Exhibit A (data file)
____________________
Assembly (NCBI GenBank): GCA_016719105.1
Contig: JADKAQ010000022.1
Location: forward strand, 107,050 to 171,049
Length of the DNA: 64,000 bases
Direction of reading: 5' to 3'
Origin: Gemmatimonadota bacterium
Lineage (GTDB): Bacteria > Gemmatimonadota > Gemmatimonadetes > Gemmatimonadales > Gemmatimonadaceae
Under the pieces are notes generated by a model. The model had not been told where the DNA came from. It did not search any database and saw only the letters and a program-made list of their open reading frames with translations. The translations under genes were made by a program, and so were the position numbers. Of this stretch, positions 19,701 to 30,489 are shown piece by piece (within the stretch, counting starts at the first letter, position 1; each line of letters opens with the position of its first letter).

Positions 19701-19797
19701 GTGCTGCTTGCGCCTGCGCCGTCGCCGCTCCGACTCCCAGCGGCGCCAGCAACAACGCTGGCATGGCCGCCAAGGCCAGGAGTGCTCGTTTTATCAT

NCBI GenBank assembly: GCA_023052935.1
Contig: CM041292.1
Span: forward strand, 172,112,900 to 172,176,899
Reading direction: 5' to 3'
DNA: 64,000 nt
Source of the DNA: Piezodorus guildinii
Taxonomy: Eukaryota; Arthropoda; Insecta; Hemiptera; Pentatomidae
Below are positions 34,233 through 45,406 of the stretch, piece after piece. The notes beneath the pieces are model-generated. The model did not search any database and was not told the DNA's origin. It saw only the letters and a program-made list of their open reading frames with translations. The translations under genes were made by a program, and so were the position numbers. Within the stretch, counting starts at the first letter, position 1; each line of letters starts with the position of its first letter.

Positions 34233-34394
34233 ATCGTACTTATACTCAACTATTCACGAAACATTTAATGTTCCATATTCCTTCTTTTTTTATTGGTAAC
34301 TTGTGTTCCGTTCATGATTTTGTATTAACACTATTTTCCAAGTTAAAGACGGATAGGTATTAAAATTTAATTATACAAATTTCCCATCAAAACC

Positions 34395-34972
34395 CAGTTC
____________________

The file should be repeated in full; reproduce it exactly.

Assembly (NCBI GenBank): GCA_016719105.1
Contig: JADKAQ010000022.1
Location: forward strand, 107,050 to 171,049
Length of the DNA: 64,000 bases
Direction of reading: 5' to 3'
Origin: Gemmatimonadota bacterium
Lineage (GTDB): Bacteria > Gemmatimonadota > Gemmatimonadetes > Gemmatimonadales > Gemmatimonadaceae
Under the pieces are notes generated by a model. The model had not been told where the DNA came from. It did not search any database and saw only the letters and a program-made list of their open reading frames with translations. The translations under genes were made by a program, and so were the position numbers. Of this stretch, positions 19,701 to 30,489 are shown piece by piece (within the stretch, counting starts at the first letter, position 1; each line of letters opens with the position of its first letter).

Positions 19701-19797
19701 GTGCTGCTTGCGCCTGCGCCGTCGCCGCTCCGACTCCCAGCGGCGCCAGCAACAACGCTGGCATGGCCGCCAAGGCCAGGAGTGCTCGTTTTATCAT

NCBI GenBank assembly: GCA_023052935.1
Contig: CM041292.1
Span: forward strand, 172,112,900 to 172,176,899
Reading direction: 5' to 3'
DNA: 64,000 nt
Source of the DNA: Piezodorus guildinii
Taxonomy: Eukaryota; Arthropoda; Insecta; Hemiptera; Pentatomidae
Below are positions 34,233 through 45,406 of the stretch, piece after piece. The notes beneath the pieces are model-generated. The model did not search any database and was not told the DNA's origin. It saw only the letters and a program-made list of their open reading frames with translations. The translations under genes were made by a program, and so were the position numbers. Within the stretch, counting starts at the first letter, position 1; each line of letters starts with the position of its first letter.

Positions 34233-34394
34233 ATCGTACTTATACTCAACTATTCACGAAACATTTAATGTTCCATATTCCTTCTTTTTTTATTGGTAAC
34301 TTGTGTTCCGTTCATGATTTTGTATTAACACTATTTTCCAAGTTAAAGACGGATAGGTATTAAAATTTAATTATACAAATTTCCCATCAAAACC

Positions 34395-34972
34395 CAGTTC